TOPIC GUIDE: DM Berlin: Repatriation of Artefacts
"Western museums should agree to repatriate cultural artefacts "
PUBLISHED: 01 Sep 2015
AUTHOR: Justine Brian
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In October 2014, lawyer Amal Clooney made headlines by arguing that artefacts from the Parthenon in Athens, displayed in the British Museum since 1817 [Ref: British Museum], should be returned to Greece, stating that: “The Greek government has just cause and it’s time for the British Museum to recognise that and return the marbles to Greece. The injustice has persisted for too long” [Ref: Telegraph]. Clooney’s statement, reflects a modern trend for the repatriation of artefacts and art, as well as human remains and sacred objects, to their place of origin. Although the Marbles remain the cause celebre in the controversy about repatriation of artefacts, there are many other contested objects [Ref: Telegraph]. For instance Egypt’s chief archaeologist Zahi Hawass has demanded the return of the Nefertiti bust from the Neues Museum in Berlin, and secured the return of fresco fragments from the Louvre [Ref: Scotsman]. A discussion about the care of cultural artefacts has also been brought to the fore recently due to the destruction of ancient world sites by Islamic State (ISIS). In March 2015 ISIS destroyed the ancient Assyrian archaeological site of Nimrud, in modern day Iraq, prompting outrage around the world [Ref: Guardian]. There was recent international concern about the fate of Palmyra in Syria [Ref: Guardian], with some arguing it would be “peculiarly catastrophic” were that ancient city to face the same fate as Nimrud [Ref: Telegraph], and in August Islamic State went on to destroy the largest ancient temple in Palmyra [Ref: Algemeiner]. These recent events involving cultural artefacts, it is argued, should serve as a “wake up call” to Western museums to be protective of their collections and unapologetic with regards to past disputes over contested remains. This is because “important antiquities should be treated as the common property of mankind” [Ref: New York Times] – a sentiment which has renewed the debate about the role of Western encyclopaedic museums [Ref: Wikipedia] as repositories of global culture. On balance, do cultural artefacts belong in their country of origin, to be viewed and appreciated in the context in which they were made? Or are contested artefacts such as the Nefertiti bust part of a larger tapestry of world culture, which Western museums should keep, and preserve for us all?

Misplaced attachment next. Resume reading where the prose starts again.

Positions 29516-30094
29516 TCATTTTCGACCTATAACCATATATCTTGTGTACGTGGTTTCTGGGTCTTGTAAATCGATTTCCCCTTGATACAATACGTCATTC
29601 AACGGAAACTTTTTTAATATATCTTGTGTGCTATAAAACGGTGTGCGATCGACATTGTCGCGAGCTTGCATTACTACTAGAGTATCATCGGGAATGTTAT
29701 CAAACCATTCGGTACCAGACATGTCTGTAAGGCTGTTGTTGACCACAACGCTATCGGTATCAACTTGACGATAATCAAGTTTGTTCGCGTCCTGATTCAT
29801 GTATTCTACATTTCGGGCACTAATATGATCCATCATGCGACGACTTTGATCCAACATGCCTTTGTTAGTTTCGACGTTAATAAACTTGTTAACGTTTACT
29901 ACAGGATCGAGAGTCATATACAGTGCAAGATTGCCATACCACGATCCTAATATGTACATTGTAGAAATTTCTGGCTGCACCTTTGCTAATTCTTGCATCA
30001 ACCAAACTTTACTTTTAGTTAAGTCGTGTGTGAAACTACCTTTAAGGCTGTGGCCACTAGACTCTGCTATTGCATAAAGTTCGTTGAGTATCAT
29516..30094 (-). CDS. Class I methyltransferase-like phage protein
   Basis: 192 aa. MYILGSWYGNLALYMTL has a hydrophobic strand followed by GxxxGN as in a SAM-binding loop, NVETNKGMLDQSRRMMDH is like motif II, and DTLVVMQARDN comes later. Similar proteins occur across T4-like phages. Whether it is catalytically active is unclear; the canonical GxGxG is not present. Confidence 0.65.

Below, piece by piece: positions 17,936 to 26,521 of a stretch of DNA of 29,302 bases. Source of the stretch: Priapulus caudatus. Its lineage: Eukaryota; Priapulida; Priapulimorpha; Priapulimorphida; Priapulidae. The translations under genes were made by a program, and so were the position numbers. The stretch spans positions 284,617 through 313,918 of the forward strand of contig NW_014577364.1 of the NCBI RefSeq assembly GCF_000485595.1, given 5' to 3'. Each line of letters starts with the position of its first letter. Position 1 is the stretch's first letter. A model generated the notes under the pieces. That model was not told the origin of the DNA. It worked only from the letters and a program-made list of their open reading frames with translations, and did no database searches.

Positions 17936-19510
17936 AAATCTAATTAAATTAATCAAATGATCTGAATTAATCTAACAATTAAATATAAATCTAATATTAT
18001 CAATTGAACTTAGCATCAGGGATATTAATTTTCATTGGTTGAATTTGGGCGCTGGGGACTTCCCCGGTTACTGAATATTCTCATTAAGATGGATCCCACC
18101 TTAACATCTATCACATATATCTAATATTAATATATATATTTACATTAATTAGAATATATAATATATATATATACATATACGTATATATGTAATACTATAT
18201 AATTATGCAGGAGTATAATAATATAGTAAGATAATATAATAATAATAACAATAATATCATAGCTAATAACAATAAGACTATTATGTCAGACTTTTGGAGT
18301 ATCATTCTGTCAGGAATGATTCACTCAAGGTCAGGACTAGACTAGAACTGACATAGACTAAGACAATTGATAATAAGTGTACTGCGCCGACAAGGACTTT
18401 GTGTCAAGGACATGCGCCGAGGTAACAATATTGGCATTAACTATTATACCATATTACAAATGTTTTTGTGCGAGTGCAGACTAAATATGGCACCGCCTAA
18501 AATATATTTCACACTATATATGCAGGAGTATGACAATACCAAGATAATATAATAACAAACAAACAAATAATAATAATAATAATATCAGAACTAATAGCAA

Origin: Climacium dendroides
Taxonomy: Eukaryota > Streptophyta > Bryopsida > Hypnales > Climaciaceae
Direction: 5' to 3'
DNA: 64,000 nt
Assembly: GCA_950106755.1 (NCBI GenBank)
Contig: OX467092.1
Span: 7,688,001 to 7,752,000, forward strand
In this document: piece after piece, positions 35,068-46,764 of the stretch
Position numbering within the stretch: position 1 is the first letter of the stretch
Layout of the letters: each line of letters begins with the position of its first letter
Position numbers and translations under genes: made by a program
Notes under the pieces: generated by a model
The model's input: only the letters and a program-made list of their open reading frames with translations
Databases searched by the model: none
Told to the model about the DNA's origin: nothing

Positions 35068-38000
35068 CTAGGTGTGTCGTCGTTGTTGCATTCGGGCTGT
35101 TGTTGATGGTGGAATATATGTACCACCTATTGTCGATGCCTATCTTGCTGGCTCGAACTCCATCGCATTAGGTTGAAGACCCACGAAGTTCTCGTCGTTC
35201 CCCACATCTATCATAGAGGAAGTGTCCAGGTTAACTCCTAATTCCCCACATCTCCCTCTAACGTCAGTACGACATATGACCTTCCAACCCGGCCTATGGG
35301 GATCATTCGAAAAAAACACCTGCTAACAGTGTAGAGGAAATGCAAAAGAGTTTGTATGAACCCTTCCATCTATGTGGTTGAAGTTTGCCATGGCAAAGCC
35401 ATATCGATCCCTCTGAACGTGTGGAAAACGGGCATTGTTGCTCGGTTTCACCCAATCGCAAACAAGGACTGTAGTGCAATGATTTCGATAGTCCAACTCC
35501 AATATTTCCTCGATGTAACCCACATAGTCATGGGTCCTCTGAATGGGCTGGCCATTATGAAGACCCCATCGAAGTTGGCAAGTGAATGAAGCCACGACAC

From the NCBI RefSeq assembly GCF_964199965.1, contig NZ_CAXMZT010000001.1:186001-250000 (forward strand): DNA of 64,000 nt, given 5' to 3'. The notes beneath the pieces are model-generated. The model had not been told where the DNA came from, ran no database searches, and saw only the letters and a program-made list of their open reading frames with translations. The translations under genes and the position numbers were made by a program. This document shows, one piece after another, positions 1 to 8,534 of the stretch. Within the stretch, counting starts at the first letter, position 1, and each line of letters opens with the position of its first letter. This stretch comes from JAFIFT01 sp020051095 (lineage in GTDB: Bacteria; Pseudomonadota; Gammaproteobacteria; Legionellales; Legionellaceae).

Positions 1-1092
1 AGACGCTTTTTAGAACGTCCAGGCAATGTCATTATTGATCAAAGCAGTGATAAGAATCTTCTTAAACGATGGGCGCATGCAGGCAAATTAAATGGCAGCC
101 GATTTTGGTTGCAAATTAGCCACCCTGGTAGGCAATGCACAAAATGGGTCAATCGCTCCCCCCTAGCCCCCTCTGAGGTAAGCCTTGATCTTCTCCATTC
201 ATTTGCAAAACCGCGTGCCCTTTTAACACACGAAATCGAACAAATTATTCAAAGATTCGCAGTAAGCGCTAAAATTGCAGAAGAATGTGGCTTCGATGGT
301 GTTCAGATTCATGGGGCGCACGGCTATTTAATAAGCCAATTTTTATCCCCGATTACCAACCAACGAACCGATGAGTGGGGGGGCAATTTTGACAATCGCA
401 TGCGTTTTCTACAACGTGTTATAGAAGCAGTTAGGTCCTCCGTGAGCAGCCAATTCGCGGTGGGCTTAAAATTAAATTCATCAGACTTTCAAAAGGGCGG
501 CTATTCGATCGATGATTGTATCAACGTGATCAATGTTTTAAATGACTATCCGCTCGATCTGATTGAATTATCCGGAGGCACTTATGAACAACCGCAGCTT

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DM Berlin: Repatriation of Artefacts DEBATE IN CONTEXT
This section provides a summary of the key issues in the debate, set in the context of recent discussions and the competing positions that have been adopted.
What is the role of museums?
Many of the world’s most famous museums were founded in the eighteenth and nineteenth centuries, collecting objects that would offer a comprehensive knowledge of the world. In our post-colonial era it has been argued that their role is no longer clear and straightforward. Museums find themselves in the middle of a debate about what should take priority: principles of universal understanding and academic research, where objects are curated together to tell “not just the history of the local or national parish, but all history, all learning, all human expression” [Ref: The Times]; or in contemporary society whether it is “…proper to remove a work from its original cultural setting, losing its context?” [Ref: Forbes]. The British Museum in London, and others, argue they exist to promote universal understanding of our shared human history, and that this requires maintaining the integrity of their existing collections [Ref: Guardian]. These encyclopaedic museums transcend national and cultural boundaries and that “culture, while it can have deeply rooted, special meanings to specific people, doesn’t belong to anyone in the grand scheme of things. It doesn’t stand still” [Ref: New York Times]. But critics of this outlook challenge the idea that such collections need to be housed in Western museums, because “world class museums are not held by some act of God to Northern Europe or North America” [Ref: Guardian].
What are the arguments for the repatriation of cultural artefacts?
Advocates argue that repatriation of artefacts contributes towards making reparations for historical wrongs, and builds a new diplomacy between nations and people [Ref: US News]. Writer Helena Smith suggests that disputed artefacts are best understood and appreciated in the context of their place of origin, stating that: “Every country has the right after all, to the heritage that is an inherent part of its cultural identity” [Ref: Guardian]. She concludes, in relation to the Parthenon Marbles: “Ownership of objects is no longer important, and the Greeks are willing to put that issue aside…what is far more important is context, appreciating artworks in their places of birth” [Ref: Guardian]. This view is supported by Ghanaian writer Kwame Opoku, who argues that: “Those Western museums and Governments that are busy proclaiming their wishes to celebrate with Nigeria and other African States…independence could follow their words with concrete actions by sending some African artefacts back to their countries of origin” [Ref: Museum Security Network]. Similarly, even some museums believe that successful acts of repatriation can symbolise our common humanity, building relationships with indigenous communities, and righting historical wrongs [Ref: Austrian Government]. Another aspect to the discussion is that many of the artefacts in question are contested, such as the Benin Bronzes [Ref: Wikipedia], and supporters of repatriation contend that by holding on to these ‘spoils of war’ Western museums continue to benefit from, and therefore validate, their colonial legacy, with the Elgin Marbles in particular representing “a sad reminder of cultural imperialism” [Ref: Forbes]. “In the end” as one commentator opines “the defence for hanging onto contested cultural goods boils down to the deeply offensive notion that Britain looks after the Parthenon Marbles, or Benin Heads and plaques better than Greece or Nigeria ever could” [Ref: Guardian].